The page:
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City, province improving cycle lane signs, markings

A provincial grant will help pave the way to give the city's cyclists some breathing room.
MLA Shirley Bond displays a sign announcing $250,000 in provincial funding to support increased bike lane markings and signs in Prince George on Thursday.

A provincial grant will help pave the way to give the city's cyclists some breathing room.

On Thursday morning, Prince George MLAs Shirley Bond, Mike Morris and Transportation Minister Todd Stone announced the provincial government was contributing $250,000 to improving bike lanes in the city.

The money will match a municipal investment towards improving street markings and signs along the roughly 36 kilometres of cycling lanes throughout Prince George.

City council and city residents have made it clear to government representatives that they value alternative transportation, said Bond.

The existing bike lanes don't function properly because they're either not clearly marked as such or there are vehicles parked in them, said Coun. Jillian Merrick.

Improving cycling infrastructure was a major platform for Merrick - a former president of the Prince George Cycling Club - when she campaigned for council last fall.

Merrick said she will be bringing to council a motion to have vehicles prohibited from parking in bike lanes.

"There's no such thing as a dual purpose bike lane-parking lot. They're mutually exclusive uses," Merrick said. "You can't have stopped vehicles in the middle of a bike lane, just as you can't have stopped bikes in the middle of a vehicle lane. It just doesn't make for a proper passageway."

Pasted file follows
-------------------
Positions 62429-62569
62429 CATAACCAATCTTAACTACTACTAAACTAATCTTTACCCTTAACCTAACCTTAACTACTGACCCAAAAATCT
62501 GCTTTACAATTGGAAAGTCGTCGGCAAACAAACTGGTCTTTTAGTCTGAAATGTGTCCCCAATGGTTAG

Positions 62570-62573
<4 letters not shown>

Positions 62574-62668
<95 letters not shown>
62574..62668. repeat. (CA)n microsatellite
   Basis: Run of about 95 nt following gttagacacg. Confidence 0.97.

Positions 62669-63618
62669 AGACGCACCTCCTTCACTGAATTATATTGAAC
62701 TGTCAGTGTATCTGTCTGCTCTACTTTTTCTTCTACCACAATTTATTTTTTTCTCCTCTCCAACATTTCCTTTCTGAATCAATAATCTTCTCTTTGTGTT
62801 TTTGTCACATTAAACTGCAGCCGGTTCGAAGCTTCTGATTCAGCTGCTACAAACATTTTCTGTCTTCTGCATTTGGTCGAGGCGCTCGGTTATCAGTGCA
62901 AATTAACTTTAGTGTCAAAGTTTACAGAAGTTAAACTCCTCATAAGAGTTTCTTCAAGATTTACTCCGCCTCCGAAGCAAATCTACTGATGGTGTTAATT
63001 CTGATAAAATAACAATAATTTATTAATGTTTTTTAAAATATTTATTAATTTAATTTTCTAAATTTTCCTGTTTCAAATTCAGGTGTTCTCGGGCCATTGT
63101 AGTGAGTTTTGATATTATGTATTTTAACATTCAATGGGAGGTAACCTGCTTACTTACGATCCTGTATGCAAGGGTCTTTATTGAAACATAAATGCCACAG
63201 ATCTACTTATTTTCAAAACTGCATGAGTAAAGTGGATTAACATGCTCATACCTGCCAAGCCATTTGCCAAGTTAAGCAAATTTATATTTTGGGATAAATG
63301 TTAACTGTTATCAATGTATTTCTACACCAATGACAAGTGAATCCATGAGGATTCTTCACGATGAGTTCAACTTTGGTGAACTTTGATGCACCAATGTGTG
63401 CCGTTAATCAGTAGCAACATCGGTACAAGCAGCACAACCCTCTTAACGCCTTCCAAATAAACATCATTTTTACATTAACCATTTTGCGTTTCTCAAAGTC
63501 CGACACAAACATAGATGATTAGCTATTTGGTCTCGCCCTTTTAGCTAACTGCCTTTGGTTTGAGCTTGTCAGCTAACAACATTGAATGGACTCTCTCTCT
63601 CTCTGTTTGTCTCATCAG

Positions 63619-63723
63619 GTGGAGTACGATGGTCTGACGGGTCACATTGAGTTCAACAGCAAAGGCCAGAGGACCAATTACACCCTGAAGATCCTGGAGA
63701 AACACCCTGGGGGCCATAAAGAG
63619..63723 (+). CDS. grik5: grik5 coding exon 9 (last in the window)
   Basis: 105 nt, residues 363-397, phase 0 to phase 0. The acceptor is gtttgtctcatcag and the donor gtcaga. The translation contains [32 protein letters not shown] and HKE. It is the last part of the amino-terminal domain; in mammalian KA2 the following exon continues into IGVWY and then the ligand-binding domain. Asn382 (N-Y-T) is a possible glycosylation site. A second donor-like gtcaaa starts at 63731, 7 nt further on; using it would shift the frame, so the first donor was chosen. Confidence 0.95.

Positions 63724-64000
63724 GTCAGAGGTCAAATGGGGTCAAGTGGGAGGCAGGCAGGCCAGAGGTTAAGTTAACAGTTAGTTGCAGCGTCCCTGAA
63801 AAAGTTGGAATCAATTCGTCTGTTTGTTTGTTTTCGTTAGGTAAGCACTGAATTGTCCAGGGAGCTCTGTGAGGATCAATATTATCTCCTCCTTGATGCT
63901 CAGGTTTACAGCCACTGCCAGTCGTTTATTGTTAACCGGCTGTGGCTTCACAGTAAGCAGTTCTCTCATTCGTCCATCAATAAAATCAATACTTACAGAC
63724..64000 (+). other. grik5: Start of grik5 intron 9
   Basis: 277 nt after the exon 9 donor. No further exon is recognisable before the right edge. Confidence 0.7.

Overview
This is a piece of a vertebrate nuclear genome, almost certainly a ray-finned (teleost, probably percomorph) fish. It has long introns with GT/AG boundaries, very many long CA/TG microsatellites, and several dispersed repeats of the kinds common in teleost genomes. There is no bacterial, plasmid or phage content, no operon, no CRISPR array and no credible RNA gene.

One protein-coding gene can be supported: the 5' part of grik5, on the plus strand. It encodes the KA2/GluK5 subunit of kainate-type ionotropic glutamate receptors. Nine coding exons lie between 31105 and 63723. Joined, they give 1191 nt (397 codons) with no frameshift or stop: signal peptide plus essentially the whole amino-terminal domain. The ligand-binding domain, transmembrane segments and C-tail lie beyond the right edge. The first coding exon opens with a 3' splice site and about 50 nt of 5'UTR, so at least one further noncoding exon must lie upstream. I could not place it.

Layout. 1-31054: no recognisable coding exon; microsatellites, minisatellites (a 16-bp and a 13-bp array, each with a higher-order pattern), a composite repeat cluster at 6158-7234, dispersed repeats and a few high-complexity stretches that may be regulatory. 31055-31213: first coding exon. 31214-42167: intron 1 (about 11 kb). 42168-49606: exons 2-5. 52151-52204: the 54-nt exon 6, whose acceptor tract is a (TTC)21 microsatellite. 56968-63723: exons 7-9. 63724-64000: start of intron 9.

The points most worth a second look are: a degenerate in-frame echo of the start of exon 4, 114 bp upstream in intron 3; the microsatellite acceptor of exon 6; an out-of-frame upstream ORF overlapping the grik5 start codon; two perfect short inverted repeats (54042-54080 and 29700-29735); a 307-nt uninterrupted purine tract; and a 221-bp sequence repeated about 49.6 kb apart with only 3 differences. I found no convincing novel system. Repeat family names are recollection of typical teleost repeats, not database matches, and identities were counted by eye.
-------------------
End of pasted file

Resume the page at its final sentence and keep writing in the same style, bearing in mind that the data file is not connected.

There are areas of the city where even the most seasoned cyclists feel unsafe, said Heather Sapergia, president of the Prince George Cycling Club, who had a hand in the grant application that led to Thursday's announcement.

"This, I think, is really going to improve the safety for cycling and the visibility for cycling in the city," Sapergia said.

"I think it will remind car drivers that they're not the only ones on the road."

Just that morning, on the way to city hall for the announcement, Sapergia said she had a close call with something called dooring - where drivers stopped in a bike lane open their vehicle doors without checking to see if a cyclist is there.

A 38-year-old cyclist died last week after crashing into a car door that opened suddenly in Kelowna.

"As a cyclist, when I see cars parked in the cycling lane, I ride farther out from there. So I'm putting myself right in the midst of the traffic lane, but I feel it's safer than riding close to the cars in the bike lane," Sapergia said.

The work will likely start next year, said city interim public works director Dave Dyer. Before that happens, the city will have to look at the arterial routes, such as Ospika Boulevard, to see how to properly accommodate the bike network as well as reach out to stakeholders, such as property owners who have property fronting those roads.

Provincial programs such as BikeBC - which shares the cost with local governments for cycling projects - are useful for delving into the city's active transportation plan, Dyer said.

"The grants are 50-50, so we could leverage some of the work in our paving program as well, and transition to a smoother process in capital planning," he said.